There can be several different reasons why a person experiences heel pain. One of the most common causes is a condition called plantar fasciitis. This occurs when the plantar fascia, a long band of tissue that runs along the bottom of the foot, becomes inflamed. In terms of the anatomy of the foot, the plantar fascia plays the important part of supporting the arch and aiding in walking.
Causes & Symptoms
Our feet experience a lot of wear and tear in the normal activities of day to day life. While the plantar fascia is designed to absorb shock and stresses, it can sometimes become damaged and torn if an abundant amount of pressure is placed upon it. After repetitive straining, the result is inflammation and irritation which causes the heel to ache. Typically, plantar fasciitis tends to affect just one foot, but in some cases both feet can be affected.
- Dull to stabbing pain on the bottom of the foot at the heel
- Pain that occurs after exercise or activity
- Stiffness of the heel
- Pain after standing for a long period of time
- Pain within the first steps taken after waking, or following rest
Risk Factors Associated With Plantar Fasciitis
There are several different factors that can contribute to the development of plantar fasciitis. Having a job that keeps a person on their feet a lot, whether it be standing or walking, can cause the stress and damage that results in the condition.
Those who frequently engage in athletic activities such as running and dancing, can also be at greater risk. Other common links are patients with certain forms of arthritis, and pregnant women who experience this heel pain, due to the weight gain and increased pressure. Additional possible factors can include the following:
- Issues with foot mechanics: The way feet work can also lead to an onset of the condition. Factors such as flat feet, high arches, or tight tendons can strain the ligament. Abnormal walking patterns can affect weight distribution and result in added stress.
- Improper footwear: Wearing shoes that don’t fit right or provide enough arch support, especially on hard surfaces, can contribute to plantar fasciitis.
- Obesity: Excess weight puts an added amount of stress on the plantar fascia and can cause damage.
In order for your foot doctor to diagnosis plantar fasciitis, Dr.Vikki will need to review your medical history and any symptoms that you may be feeling. This will include inquiring about the location of the pain and when it occurs. Your foot will be physically examined and you may be asked to stand and/or walk, as a part of the evaluation.
If another cause of heel or foot pain is suspected, x-rays or a MRI scan may be ordered. Bone fractures, cysts, and other foot problems can be revealed through these methods.
In most cases, plantar fasciitis can be treated in conservative ways, without the need for surgery. Reducing inflammation and allowing tears to heal are key goals in treating the condition and relieving pain. Initially, at home methods can work to provide relief for certain individuals. These forms of treatment can include:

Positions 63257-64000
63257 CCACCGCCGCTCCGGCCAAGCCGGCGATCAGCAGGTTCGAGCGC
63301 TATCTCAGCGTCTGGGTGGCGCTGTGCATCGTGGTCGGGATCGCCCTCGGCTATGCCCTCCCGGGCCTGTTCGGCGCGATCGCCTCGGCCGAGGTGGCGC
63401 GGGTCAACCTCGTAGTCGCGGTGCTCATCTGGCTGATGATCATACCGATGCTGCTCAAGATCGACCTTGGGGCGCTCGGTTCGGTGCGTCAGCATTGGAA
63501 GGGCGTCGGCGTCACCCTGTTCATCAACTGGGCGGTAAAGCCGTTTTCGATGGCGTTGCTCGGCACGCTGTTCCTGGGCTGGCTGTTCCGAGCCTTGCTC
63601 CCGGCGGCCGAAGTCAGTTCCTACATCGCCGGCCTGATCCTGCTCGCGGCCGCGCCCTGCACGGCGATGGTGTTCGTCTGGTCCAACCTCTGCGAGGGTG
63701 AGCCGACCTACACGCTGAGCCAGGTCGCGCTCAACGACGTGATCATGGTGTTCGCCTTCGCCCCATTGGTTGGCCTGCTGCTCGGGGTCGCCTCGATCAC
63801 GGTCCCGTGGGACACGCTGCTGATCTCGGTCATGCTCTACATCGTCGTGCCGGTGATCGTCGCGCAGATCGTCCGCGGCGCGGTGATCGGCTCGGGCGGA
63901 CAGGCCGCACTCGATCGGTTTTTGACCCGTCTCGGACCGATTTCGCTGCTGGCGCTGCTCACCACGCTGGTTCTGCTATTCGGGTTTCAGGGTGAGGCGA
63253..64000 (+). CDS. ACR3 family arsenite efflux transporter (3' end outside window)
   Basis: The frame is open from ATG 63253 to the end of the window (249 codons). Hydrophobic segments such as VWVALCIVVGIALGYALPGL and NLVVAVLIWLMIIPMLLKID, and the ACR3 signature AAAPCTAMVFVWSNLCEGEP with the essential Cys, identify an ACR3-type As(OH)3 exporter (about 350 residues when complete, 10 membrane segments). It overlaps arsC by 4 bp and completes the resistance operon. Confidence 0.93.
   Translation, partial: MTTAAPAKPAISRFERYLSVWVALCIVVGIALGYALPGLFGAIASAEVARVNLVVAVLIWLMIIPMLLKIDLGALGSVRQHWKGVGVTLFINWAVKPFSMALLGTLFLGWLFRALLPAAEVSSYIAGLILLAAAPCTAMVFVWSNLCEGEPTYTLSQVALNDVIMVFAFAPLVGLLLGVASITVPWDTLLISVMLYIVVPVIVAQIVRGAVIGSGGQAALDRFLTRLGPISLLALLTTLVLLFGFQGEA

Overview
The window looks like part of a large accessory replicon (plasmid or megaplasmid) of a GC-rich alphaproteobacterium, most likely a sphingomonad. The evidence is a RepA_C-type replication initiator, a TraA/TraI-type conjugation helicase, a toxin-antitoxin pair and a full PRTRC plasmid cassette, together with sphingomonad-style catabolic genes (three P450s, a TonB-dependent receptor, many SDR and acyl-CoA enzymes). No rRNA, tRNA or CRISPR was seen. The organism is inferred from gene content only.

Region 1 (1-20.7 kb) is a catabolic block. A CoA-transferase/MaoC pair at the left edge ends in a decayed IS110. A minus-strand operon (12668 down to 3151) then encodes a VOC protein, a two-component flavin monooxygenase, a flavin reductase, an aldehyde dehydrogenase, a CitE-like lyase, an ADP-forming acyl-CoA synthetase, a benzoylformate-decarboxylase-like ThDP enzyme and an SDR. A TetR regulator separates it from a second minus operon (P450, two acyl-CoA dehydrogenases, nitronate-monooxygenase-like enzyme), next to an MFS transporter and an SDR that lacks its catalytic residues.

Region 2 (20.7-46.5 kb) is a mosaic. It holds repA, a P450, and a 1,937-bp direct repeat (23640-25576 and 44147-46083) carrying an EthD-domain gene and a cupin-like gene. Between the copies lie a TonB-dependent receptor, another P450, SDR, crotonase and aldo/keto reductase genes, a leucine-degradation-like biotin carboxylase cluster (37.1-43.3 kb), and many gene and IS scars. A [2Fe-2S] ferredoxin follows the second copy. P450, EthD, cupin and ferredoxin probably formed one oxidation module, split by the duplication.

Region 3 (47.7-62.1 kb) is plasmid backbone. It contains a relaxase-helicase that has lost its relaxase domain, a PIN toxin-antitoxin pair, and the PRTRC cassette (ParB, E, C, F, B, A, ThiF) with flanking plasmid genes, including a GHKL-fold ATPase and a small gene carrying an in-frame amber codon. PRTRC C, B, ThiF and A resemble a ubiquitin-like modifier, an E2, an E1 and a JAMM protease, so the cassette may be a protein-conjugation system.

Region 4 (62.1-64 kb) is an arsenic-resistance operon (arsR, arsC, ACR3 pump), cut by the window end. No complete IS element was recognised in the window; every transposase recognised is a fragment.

- Stretching- Trying simple exercises such as toe and calf stretches.
- Resting- Reducing the amount of strenuous physical activities.
- Changing footwear– Making modifications to shoe choices and wearing those which provide more arch support. Avoiding going barefoot can also be beneficial.
- Applying ice- Putting ice on the heel for 20 minutes or so, multiple times a day, can help to reduce inflammation. Ice should not be directly applied to the skin. A thin towel or pillowcase should be placed over the skin before ice is placed on it.
If your pain still persists after several weeks with these at-home approaches, your foot doctor may recommend additional treatments. These treatments can involve orthotics, which can be customized for your foot, and can aid in even pressure distribution. Other recommendations include the use of night splints, physical therapy, or other approaches.
A type of Minimally invasive heel pain treatment from TenexHealth.com is available at Superior Foot & Ankle Care Center. This method allows patients to quickly return to their activities and enjoy more rapid recovery times.
Although fairly rare, surgery is another possible option for some patients with plantar fasciitis and severe, persistent pain. If this is the case, the surgery will involve making a cut that releases the plantar fascia from the heel bone to relieve tension. During the recovery process, the patient may need to use crutches for several weeks as the foot heals.
Visit your Foot Doctor to Relieve Pain
Heel pain from plantar fasciitis can be difficult and impact your lifestyle and involvement in activities. However, it can be relieved with simple changes and techniques, and without the need for more invasive measures.
If the pain continues, it’s best to visit your Long Beach foot doctor in order to clearly diagnose the problem and set forth a precise plan for treatment. Our board certified podiatrists stress education and conservative care, and take great pride in helping patients get happier and healthier feet. Contact our Long Beach office today, if you have any questions or if your would like to set up an appointment for your heel or foot pain.